For young survivors, there remain few available resources and places to turn for help in the aftermath of sexual violence. Today, along with the Victim Rights Law Center, we are so excited to share our new K-12 Resource Bank and Guide, created specifically for young people and their caretakers:
NOW AVAILABLE! The VRLC, along with Surviving in Numbers, has created a resource specifically for K-12 survivors and their caretakers. See below for our announcement, the guide, and resource bank for the youngest survivors.
Every young person deserves autonomy over their own choices and body. Instead, let’s teach how to respect someone’s “no.”
For so many young people, sports provide community and encouragement. Every athlete deserves to pursue their dreams in an environment free from abuse by those they must trust and rely on most.
February is Teen Dating Violence Awareness Month. 1 in 3 teens is a victim of dating abuse by a partner, and only 1 in 3 teens who experiences dating violence will tell anyone. All survivors deserve to be heard, believed, and supported. Survivors, you are powerful. You deserve a relationship that is safe. We’re with you. #TDVAM
"It was not the experience of being raped that I survived. I survived what came after: the fact of being trapped inside a body I despised with a fresh, searing hatred of which I had not known I was capable... I survived a reorganization of my world to allow for random people to do horrible things to good people."
The idea of strength in numbers is that when we stand together, we can build a powerful, resilient community -- it's part of why we were founded. We stand with the more than 160 women who say they were abused by a doctor who was charged with treating them so they could continue the sport they love, and we are so inspired by these brave survivors. Survivors, never forget you are powerful.
The holidays can be hard for survivors. Whether you have to spend time with an abuser at a family gathering, whether this time of year reminds you of what you’ve experienced, or if this time of year just makes you feel isolated, know that you are not alone - you are courageous. We are with you.
"How much easier it is to cop to “thoughtlessness” or “insensitivity” (another favorite word of the accused) — to hurting someone’s feelings, essentially — than to acknowledge the realities women enumerate: panic, revulsion, rage, depression, decades of lost work. There’s a profound dissonance between the gravity of the events the women describe and the men’s mild interpretations."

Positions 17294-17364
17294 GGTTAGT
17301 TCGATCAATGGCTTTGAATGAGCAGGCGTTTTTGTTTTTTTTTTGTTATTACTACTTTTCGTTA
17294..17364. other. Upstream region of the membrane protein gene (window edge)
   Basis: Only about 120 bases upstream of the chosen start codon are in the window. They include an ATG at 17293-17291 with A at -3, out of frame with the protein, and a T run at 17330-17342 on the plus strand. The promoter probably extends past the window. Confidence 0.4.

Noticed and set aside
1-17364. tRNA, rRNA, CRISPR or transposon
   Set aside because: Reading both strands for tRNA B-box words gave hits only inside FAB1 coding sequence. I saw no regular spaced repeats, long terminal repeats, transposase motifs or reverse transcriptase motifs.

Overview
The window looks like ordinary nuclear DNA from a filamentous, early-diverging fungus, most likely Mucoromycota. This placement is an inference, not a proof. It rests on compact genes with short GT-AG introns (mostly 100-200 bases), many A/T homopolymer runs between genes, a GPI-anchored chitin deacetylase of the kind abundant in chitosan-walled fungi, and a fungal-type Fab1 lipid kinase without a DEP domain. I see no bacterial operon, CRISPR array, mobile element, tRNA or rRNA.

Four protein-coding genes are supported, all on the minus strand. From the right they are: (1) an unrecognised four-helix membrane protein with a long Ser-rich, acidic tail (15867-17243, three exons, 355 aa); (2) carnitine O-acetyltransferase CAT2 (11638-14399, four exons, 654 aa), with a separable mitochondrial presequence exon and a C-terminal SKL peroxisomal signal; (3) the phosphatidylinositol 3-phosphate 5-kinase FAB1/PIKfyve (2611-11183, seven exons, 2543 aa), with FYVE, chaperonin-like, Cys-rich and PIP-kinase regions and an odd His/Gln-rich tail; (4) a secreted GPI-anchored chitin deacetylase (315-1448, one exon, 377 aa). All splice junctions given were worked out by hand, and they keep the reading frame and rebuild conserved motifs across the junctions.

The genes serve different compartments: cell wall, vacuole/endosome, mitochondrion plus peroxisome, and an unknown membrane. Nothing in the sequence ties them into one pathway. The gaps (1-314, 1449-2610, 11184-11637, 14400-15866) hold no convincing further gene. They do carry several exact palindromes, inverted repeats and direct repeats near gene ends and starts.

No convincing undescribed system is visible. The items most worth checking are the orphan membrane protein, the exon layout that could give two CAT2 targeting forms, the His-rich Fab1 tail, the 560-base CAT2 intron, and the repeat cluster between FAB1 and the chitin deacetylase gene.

"For every Mario Batali, for every Kevin Spacey, for every Al Franken, as much as you liked them or believed in them, there’s someone right behind them that’s just as talented, just as capable, that’s going to be just as inspiring, that’s not actively hurting people."
Survivors everywhere: you are champions. Never doubt how much your voice matters.
"You impact each of us differently, and it is not only for the impact you’ve had on us, but because you’ve abused your power at all, that you must now go away. You abused your power, and by holding you responsible, we are reclaiming ours."
Abusers are not "breaking their silence" when they give these statements. That's the phrase the public & the media use about survivors who come forward -- because for a survivor to speak takes courage, puts them at risk, and means speaking about violence committed against them. Accused abusers speak to attempt to reclaim their reputations, not "break" their "silence." They have power. They have abused it. Do not give them more.
In the past few months, there has been a wave of survivors sharing their experiences of abuse by those in power. But for so many -- the survivor abused or assaulted by their boss, family member, friend, partner, or classmate -- sharing remains terrifying and isolating. For 4 years, Surviving in Numbers has been the place where many first share their experiences, whether they were assaulted recently or 30+ years ago. For many survivors, sharing in this way is "the first time I... was believed," "the first time I felt safe enough to share," or "helped me finally feel less alone." Surviving in Numbers amplifies survivors' voices & drives culture change: in the last 4 years, we've trained over 10,000 students on prevention, changing campus culture, challenging victim-blaming, and how to better support survivors.
Today is #GivingTuesday, and today only, Facebook is partnering with the Gates Foundation to match all donations & waive donation fees, meaning your gift is even more impactful. Thank you for showing up for survivors & changing the culture with us!
Supporting survivors of sexual violence feels particularly fitting this year. We have seen so many brave survivors telling their stories - but so many more have not been able to do so. My friend Ali Safran founded Surviving in Numbers to provide a safe community for survivors to share their stories. 155,000 people visit the website EVERY MONTH. Ali also runs sexual violence prevention workshops at high schools, colleges, and military bases. I hope you'll join me in supporting this amazing organization!
Surviving in Numbers aims to raise awareness of sexual and domestic violence and change the culture that allows these issues to persist.